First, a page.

This campsite with a direct view of the route to the pass seems a stone’s throw away from here but is actually hours of climb. But that’s our worry for another day. For today, we spend the rest of our time acclimatizing to the thin air and exploring the vast, open ground to discover its various colours, textures and shapes. And to do it, without no one around is only an added advantage.
Saunbhera (4,400M) to Borasu Pass Base Camp (Upper Lamjung) (4,730M)
Distance: 3 kms
Time Taken: 2 hours
Today is the shortest day on the trek. We leave late after the sun makes an appearance and reach before lunch. The trail is all boulders which is good practice for what’s to come the next two days. Crossing the flat land of the campsite takes only a few minutes before we reach the foot of the boulders and start our climb up. We follow a narrow ridge all the way up to the small space which will be our campsite for tonight. One and a half hour into the climb, we will reach the top of the first ridge. Take a few minutes to rest and get a bird’s eye view of the campsite of Saunbhera, where veins of streams divide the land into geometric shapes – the flat ground appearing as hexagonal grasslands below. It was one sight we couldn’t tear our gaze away from. After a few minutes of straight walk at the end of the first ridge, we begin incline on the second and the last ridge which should take about half an hour to cover.
The base camp for the pass is called Upper Lamjung. Lamjung, in local language, means ‘Long Moustache’ named as such for the shape of the lower ridges and how they appear from below. Expect to reach the Upper ‘long moustache’ within two hours. The campsite is compact and tricky to set up. It is uneven and full of rocks. Take it from us when we say this is not going to be one of your most comfortable nights in the mountains! The pass hides behind the many folds of the glacier in this area. The campsite here is pretty exciting for it is protected by rockfall by a dip in the terrain. While the dip can keep the rock away, there is no way to stop the continuous sound of the rumble of rocks falling hither thither.
The terrain around us is stunning. If you stand with your back to the campsite, to your right are gentle slopes of mountains of varying hues and to your left are intimidating structures with pointed ridges and falling rock. If you get a clear sky, you will also get a bird’s eye view of the many glacial lakes sitting idly in the distant landscape.
The ground on the base where we set camp looks like fallen rocks someone pushed off a pile. Cloud forms dissipating and melting into the next form, taking on different personalities - you could spend hours looking at the shapes and structures around you. The only sound that will consume you though is the rumble of rockfall somewhere in the area once every few minutes. There is a thick layer of ice on the upper half of the mountain, you can hear the sound of water but have to go hunting to actually find it.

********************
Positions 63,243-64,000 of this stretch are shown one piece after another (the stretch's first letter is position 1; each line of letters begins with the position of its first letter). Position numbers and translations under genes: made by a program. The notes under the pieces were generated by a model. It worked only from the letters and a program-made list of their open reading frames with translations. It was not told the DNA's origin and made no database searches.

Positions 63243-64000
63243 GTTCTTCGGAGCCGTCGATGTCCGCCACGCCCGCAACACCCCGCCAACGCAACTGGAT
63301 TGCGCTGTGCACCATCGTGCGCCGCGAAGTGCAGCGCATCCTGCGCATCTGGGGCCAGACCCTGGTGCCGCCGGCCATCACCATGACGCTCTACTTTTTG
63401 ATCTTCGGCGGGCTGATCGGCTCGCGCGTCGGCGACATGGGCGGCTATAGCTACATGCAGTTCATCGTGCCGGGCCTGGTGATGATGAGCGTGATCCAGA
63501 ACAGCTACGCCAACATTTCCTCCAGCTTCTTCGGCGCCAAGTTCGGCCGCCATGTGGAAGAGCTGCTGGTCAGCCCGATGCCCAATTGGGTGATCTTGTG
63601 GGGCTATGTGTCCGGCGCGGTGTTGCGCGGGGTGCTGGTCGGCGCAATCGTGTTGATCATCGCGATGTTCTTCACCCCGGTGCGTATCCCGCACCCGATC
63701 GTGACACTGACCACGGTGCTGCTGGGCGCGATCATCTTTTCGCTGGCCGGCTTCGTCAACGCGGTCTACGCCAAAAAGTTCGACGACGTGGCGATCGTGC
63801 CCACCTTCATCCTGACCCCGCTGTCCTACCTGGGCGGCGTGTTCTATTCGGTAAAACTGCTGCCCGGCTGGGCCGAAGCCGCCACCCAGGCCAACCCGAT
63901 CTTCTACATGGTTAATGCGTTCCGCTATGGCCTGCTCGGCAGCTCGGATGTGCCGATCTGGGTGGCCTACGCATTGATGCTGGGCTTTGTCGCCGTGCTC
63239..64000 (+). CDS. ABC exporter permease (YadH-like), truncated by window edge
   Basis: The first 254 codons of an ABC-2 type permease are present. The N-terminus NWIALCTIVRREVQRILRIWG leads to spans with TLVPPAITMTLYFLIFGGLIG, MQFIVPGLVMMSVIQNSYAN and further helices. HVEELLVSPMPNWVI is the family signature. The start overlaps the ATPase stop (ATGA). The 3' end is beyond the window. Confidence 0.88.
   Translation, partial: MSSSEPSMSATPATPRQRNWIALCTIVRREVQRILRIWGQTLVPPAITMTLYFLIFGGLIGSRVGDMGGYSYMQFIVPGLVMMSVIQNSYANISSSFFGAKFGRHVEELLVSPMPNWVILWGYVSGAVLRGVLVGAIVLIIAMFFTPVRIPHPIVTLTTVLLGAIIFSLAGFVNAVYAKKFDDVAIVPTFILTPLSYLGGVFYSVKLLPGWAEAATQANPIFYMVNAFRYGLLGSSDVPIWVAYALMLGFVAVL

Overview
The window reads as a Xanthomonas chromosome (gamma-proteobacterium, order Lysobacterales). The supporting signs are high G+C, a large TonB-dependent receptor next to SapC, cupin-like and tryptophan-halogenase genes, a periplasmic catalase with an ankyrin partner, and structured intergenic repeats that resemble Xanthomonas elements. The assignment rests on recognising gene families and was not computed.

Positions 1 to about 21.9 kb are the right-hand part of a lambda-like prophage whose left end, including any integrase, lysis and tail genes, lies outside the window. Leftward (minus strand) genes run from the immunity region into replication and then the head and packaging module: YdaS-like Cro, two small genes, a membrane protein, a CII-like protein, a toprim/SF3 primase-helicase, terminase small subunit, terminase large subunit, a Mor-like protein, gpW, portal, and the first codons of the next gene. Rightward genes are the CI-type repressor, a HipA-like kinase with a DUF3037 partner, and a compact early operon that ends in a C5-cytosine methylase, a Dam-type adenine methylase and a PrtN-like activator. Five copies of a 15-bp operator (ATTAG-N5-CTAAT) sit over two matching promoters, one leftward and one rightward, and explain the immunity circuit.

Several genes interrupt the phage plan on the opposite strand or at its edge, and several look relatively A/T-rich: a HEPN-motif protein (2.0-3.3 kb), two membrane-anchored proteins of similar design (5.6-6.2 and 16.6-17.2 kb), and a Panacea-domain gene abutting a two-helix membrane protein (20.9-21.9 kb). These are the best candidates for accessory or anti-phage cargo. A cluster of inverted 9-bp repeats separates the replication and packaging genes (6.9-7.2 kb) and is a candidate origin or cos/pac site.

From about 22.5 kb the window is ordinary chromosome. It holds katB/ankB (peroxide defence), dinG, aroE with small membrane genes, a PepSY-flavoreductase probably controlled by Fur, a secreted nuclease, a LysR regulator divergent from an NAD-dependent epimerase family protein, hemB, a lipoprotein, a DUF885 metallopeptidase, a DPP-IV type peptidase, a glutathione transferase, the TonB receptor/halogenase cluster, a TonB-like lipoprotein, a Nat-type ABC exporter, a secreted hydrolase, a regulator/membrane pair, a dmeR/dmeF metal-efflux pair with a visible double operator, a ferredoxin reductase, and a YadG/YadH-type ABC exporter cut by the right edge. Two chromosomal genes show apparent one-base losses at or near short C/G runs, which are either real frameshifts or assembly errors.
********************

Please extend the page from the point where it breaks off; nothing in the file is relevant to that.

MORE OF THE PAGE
The way up from this point has so many rocks, it looks like ruins from a well-built civilization from far back in history.
Upper Lamjung (4,730M) to Bonga (4,500 M) via Borasu Pass (5,200 M)
Distance: 10-11 kms
Time Taken: 10 hours
Today is ‘the day’ and it is going to be a long one – 500M up to the pass and a descend of 700M from the pass on to the next campsite. We start as early as possible, even before the sunlight starts chasing peaks, slowly creeping up on one mountain top after another as they shed off their darkness little by little. An hour into the steep, heavily bouldered climb, we reach the base of the glacier. This is where we will gear up – put on our crampons/ microspikes. The slope of the glacier is not more than 30 degrees as it starts but very quickly turns into 70 degrees with alternating rock and snow patches a little further up. The last bit up to the pass is almost vertical and can feel a little intimidating.
The ascend is not the major challenge for the day. We reach the pass in less than 3 hours. The view from the top which lies at the daunting altitude of 5,200M is mesmerizing. Snow covered peaks with browns and whites playing chase with each other forming peculiar patterns on the high mountains all around. After a small prayer on the pass, we start the difficult part of the journey – the long and arduous descend. The first bit itself looks like a direct drop. It will require roping up or fixing ropes for a safe descent. The initial section, which is a 75 degree slope takes close to 40 minutes to descend. Post this, we hit a large patch of almost flat snow which slowly descends downwards. This section has a lot of open and hidden crevasses, however, and needs to be crossed with caution. It also has sections with steep slopes on one side which could take you straight down, in case of a single slip. By the end of 45 minutes on this terrain, we would have already descended 300M and reached the end of the snow section.
What comes next is especially daunting– hours of sharp ascend and descend on boulders as big as dreams. The need to exercise caution on every tiny step forward, to avoid the gaps between these boulders, is extremely tiring. The next section which brings us down by 200M looks like a small distance to cover but takes close to an hour and a half. It is a steep descend with no specific trail and requires navigating massive boulders. Given that this is a fresh trek not attempted by many, the route has no marked trail which was our favourite part since it gave us a free reign to explore.